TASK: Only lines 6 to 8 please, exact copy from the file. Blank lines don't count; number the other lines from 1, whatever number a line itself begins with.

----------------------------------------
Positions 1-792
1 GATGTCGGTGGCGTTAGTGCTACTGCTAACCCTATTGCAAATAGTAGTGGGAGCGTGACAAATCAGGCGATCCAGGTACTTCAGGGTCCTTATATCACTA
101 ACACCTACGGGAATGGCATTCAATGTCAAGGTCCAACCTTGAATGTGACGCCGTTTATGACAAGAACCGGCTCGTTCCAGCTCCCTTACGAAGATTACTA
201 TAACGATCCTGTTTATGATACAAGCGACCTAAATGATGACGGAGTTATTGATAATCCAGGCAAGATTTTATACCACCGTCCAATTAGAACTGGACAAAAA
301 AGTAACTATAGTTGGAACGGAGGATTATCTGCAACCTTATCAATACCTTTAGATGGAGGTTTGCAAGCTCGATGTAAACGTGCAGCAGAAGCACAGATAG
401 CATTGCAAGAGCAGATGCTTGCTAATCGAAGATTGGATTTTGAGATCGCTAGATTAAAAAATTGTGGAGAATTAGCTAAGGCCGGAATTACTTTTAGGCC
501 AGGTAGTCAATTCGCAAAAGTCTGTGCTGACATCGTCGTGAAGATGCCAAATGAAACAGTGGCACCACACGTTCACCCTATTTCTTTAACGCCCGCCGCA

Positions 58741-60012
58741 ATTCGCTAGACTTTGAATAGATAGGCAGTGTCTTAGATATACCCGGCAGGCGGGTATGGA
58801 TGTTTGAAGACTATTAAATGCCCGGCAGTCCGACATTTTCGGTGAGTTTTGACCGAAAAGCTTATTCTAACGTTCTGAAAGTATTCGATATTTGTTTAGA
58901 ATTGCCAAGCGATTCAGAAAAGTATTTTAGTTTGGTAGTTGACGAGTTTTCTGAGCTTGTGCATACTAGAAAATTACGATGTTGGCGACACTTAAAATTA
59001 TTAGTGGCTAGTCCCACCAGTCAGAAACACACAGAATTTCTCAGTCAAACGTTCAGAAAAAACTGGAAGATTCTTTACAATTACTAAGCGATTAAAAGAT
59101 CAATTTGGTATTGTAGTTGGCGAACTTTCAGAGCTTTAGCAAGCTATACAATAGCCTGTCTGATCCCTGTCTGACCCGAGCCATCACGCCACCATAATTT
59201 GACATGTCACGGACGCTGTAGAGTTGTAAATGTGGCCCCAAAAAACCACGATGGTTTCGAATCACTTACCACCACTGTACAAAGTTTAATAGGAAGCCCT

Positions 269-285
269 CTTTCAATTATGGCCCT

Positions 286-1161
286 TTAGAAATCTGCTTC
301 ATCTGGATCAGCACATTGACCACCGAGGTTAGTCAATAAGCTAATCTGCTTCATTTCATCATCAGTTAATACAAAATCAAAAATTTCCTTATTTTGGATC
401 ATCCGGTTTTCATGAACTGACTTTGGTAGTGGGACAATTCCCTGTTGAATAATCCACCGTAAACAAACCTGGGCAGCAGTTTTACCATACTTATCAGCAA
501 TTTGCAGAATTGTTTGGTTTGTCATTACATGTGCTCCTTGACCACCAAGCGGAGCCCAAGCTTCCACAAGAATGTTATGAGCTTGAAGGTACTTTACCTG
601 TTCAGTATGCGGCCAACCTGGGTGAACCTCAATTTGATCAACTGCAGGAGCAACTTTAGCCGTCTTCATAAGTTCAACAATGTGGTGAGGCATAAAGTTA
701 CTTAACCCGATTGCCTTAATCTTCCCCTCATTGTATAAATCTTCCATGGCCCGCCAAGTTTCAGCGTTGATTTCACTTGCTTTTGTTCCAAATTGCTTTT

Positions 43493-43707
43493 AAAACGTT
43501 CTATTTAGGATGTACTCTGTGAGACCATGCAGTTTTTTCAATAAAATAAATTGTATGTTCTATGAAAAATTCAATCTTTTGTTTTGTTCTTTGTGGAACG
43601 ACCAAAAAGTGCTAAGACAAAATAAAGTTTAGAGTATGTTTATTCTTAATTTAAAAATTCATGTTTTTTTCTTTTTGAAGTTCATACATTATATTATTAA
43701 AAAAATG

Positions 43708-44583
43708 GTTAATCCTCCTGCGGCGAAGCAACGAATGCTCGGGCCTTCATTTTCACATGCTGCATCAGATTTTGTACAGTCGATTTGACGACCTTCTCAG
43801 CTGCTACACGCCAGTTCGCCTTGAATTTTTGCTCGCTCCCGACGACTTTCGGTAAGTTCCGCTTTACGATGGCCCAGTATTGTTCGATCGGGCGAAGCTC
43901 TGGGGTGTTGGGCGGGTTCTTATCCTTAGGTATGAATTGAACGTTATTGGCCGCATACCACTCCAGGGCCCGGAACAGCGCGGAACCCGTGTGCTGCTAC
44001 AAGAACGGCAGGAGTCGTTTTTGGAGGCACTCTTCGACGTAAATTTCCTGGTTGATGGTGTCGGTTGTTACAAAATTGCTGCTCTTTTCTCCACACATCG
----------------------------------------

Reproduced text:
401 CATTGCAAGAGCAGATGCTTGCTAATCGAAGATTGGATTTTGAGATCGCTAGATTAAAAAATTGTGGAGAATTAGCTAAGGCCGGAATTACTTTTAGGCC
501 AGGTAGTCAATTCGCAAAAGTCTGTGCTGACATCGTCGTGAAGATGCCAAATGAAACAGTGGCACCACACGTTCACCCTATTTCTTTAACGCCCGCCGCA

Positions 58741-60012